INTERVIEWER

When did Joseph Conrad leave Poland?

KOSINSKI

He left for England when he was twenty-one. He wrote his first novel, Almayer’s Folly, when he was thirty-eight, and he collaborated for a while with Ford Madox Ford. What is of interest is that he had difficulty expressing himself vocally; apparently, his accent was quite pronounced. Possibly, he considered speaking a nuisance—occasionally so do I: a writer’s true calling is not about speaking but about being “mute,” about writing. Similarly, when in 1958 I sat down to write my first book in English, The Future Is Ours, Comrade, a nonfiction on collective behavior, I found that I could write the book, but I had great difficulty discussing its chapters with friends; even when it was published less than two years later, conversing in English did not interest me. I aimed at the written word, an expression which was articulate but abstract, a language without sound. I didn’t want to meet or know my audience. In the act of writing in English, I extracted a part of myself, my preoccupation with the place of an individual in a collective society, hoping my American audience was eventually to be found. When it was, I followed two years later with another Novak book, No Third Path: A Study of Collective Behavior.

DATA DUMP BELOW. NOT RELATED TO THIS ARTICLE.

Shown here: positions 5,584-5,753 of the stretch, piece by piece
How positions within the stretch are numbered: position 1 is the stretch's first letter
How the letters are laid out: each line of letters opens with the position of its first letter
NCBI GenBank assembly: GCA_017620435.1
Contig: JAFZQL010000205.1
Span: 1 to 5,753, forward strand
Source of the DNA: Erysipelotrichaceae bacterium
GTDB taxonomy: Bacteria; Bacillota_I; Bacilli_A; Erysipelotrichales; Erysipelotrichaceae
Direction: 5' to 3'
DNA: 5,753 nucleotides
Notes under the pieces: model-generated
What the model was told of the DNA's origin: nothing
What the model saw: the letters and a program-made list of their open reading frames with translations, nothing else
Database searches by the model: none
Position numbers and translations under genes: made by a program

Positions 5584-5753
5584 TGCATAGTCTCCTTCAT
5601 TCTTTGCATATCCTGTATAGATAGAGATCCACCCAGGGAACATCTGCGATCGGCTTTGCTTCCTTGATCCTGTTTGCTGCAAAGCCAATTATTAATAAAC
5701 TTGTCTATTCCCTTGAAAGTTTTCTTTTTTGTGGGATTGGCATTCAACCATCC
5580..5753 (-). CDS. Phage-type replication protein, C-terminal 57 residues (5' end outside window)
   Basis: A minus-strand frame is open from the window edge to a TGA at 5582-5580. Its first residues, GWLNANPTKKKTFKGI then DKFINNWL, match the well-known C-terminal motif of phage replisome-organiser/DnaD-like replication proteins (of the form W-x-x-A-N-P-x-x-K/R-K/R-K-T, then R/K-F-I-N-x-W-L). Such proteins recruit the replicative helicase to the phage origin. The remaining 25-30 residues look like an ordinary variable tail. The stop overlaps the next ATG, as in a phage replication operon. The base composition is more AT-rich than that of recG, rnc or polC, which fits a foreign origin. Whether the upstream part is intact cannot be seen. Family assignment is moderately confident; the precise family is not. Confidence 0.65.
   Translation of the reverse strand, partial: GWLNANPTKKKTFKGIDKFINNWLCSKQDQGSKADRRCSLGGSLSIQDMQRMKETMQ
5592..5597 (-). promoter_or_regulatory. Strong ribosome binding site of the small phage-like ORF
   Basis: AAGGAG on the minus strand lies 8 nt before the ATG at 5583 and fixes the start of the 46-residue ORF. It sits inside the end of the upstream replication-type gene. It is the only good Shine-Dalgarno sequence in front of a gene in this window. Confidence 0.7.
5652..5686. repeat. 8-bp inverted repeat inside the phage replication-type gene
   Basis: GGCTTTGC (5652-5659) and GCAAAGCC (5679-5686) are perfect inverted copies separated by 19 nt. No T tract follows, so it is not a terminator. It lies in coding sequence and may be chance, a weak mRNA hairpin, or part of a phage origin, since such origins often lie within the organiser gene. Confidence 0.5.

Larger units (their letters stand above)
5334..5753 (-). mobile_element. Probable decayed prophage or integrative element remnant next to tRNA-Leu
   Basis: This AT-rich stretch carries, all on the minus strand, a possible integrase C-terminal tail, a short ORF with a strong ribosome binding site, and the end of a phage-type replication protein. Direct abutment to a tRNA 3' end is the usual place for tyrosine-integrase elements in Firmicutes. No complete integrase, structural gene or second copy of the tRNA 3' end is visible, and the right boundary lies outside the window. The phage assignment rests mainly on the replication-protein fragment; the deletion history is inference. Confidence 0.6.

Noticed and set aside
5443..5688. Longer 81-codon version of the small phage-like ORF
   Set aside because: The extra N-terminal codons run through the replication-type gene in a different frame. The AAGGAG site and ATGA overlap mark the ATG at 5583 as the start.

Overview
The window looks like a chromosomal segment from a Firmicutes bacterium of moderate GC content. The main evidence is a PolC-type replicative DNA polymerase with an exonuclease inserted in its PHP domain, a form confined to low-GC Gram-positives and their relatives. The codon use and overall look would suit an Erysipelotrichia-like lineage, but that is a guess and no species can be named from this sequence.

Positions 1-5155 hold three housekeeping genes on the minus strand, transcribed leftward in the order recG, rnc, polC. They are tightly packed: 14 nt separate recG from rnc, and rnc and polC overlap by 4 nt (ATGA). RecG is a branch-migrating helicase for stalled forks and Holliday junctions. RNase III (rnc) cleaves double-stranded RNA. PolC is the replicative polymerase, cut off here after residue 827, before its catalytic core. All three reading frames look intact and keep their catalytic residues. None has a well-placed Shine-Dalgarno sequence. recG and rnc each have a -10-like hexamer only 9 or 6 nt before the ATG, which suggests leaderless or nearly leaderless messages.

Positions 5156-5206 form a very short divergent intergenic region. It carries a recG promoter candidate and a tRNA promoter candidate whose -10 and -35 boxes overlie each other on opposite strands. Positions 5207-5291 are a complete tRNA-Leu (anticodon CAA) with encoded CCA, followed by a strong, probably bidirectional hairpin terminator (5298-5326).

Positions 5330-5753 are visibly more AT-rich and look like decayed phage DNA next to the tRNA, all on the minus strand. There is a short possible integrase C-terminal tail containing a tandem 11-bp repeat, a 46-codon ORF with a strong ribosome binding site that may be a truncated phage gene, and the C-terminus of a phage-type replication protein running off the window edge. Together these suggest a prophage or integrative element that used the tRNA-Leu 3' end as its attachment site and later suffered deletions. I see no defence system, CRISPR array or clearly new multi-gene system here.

INTERVIEWER

But listening to you telling stories on various TV and radio talk shows—Carson, Cavett, Long John Nebel et al.—and then finding some of them in your novels, one wonders whether it is true that you test your stories on the listeners. If you do, how much do you change them according to audience reaction?

KOSINSKI